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Fatty and Duke

The tale of Roscoe "Fatty" Arbuckle has some eerie similarities to the Duke lacrosse scandal.

12:00 AM, Jul 21, 2006 • By JAMES THAYER
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The man is bantam thin, and he enters the store carrying a metal bucket. The expression on his face is a mix of naiveté and determination. He is wearing a flat porkpie hat which, in a few years, will become famous. He fiddles with several brooms, flips a coin several times, then tastes a drop of molasses from a barrel's spigot.

He places the bucket on the counter in front of a clerk, who is a rotund young man wearing a bowler hat three sizes too small, pants that show four inches of white socks, and the slightly pained expression of one enduring tight shoes. The customer puts the porkpie hat on the counter, and points to the bucket. The clerk fills it with molasses.

The clerk--who is built like a Dutch barge--demands payment. The customer indicates his coin is at the bottom of the bucket, under the molasses. While the customer isn't looking, the irritated clerk pours the molasses from the bucket into the customer's hat. When the customer puts on his hat, the dark molasses drips down his face, soaks his clothes, and covers the floor.

The customer's shoes become stuck in the muck, and the fat clerk tries to help lift the customer off the floor, but the customer's shoes act as if they've been nailed down, and then, of course, things only get worse. The plot is minimal and the mayhem is maximal, and the store is quickly reduced to a shambles.

The Butcher Boy was made in 1917, and is one of the great slapstick silent movies. It is notable, too, because it was Buster Keaton's first film, and because it helped make Roscoe Arbuckle the most popular movie actor in America, save maybe only Charlie Chaplin.

Roscoe Arbuckle was billed as Fatty, though he hated the nickname and his friends never called him by it. In 1921--back when a plumber earned about $2,600 a year--Fatty Arbuckle signed an unprecedented million dollar per-year contract with Paramount Pictures Corporation. More Americans could recognize Arbuckle's perfectly round face than President Harding's.

Two years later, Fatty Arbuckle's career was in ruin. The media and public had turned on him and he faced the prospect of the gas chamber, having been accused of the vicious rape and murder of a young actress. Most historians and analysts now believe the charge was entirely false, and that Arbuckle had nothing to do with the woman's death.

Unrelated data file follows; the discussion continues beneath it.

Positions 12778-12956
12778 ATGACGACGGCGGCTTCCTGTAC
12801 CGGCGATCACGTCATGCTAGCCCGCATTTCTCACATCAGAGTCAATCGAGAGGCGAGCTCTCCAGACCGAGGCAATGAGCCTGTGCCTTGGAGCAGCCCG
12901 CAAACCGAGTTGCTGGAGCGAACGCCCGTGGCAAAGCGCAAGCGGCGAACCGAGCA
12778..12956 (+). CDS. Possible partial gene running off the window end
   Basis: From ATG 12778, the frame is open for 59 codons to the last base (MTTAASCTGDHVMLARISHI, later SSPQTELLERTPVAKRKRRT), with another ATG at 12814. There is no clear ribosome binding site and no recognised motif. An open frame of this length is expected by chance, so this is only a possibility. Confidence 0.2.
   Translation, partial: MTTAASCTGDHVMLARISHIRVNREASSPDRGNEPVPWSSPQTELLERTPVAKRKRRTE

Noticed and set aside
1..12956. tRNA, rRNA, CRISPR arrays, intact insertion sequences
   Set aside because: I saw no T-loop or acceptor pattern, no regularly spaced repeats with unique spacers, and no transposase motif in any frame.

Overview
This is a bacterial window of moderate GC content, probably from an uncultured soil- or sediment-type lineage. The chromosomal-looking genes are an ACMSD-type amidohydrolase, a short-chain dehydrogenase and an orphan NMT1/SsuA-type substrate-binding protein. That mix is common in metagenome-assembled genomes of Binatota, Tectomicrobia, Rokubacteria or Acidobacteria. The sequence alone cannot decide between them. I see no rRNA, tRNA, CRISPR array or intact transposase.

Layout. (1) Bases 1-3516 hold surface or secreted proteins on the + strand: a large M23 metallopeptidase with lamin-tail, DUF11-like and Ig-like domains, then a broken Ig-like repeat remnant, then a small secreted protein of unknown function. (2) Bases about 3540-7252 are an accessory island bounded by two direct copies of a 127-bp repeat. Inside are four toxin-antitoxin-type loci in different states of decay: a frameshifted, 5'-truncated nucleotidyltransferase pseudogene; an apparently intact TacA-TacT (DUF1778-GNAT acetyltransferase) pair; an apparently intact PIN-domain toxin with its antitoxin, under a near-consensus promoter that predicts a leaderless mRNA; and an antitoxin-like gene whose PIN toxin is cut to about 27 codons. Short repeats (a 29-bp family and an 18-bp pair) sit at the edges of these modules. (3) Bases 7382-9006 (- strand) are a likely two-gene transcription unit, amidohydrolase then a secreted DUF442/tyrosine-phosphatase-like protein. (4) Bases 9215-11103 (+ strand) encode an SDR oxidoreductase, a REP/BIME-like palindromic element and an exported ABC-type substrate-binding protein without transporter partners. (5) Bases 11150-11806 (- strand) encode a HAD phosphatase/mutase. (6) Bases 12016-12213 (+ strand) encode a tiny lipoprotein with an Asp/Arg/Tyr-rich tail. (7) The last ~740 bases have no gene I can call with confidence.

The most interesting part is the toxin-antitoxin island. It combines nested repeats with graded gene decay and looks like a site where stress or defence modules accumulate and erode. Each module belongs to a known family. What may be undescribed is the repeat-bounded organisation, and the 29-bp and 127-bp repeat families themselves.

The similarities between Fatty Arbuckle's travails and those of the three Duke lacrosse players accused of rape are eerie and instructive. And for anyone interested in justice, they are alarming.

Fatty Arbuckle celebrated his contract with Paramount by driving his new $25,000 Pierce Arrow up the coast to San Francisco with two friends. They rented a suite at the St. Francis Hotel, and they began to party. It was a hot ticket. Two aspiring actresses were admitted, Virginia Rappe (pronounced Ra-PAY) and Margaret Delmont. Everyone was drinking and dancing to a Victrola. Two more young women were admitted ten minutes later: Alice Blake and Zey Prevon.

According to Arbuckle's trial testimony, this is what happened up in his St. Francis suite: he tried to enter the bathroom, but someone was leaning against the door. He squeezed in to find Virginia Rappe on the bathroom floor, moaning, vomiting, and clutching her stomach. Thinking she was drunk, he cleaned her up, then carried her to a bed and left her there to rejoin to the party.

According to the prosecutor: Arbuckle pushed Rappe toward his bedroom, saying, "I've waited a long time for this." A few moments later screams came from the bedroom. Maude Delmont tried to open the door but could not. Then Arbuckle opened the door from the inside, and when Delmont entered the bedroom, she found Virginia Rappe naked and bleeding. According to Maude Delmont, Rappe cried out, "He did it. I know he did it. I have been hurt. I'm dying."

Virginia Rappe wasn't immediately taken to a hospital because Arbuckle and others thought she was merely drunk. When Rappe didn't improve, two doctors attended to her, and then she was finally admitted to Wakefield Sanitarium, a maternity hospital, where she died the following day--four days after the alleged rape--from peritonitis caused by a ruptured bladder. Fatty Arbuckle was indicted for the rape and murder of Virginia Rappe.

So let's compare then and now.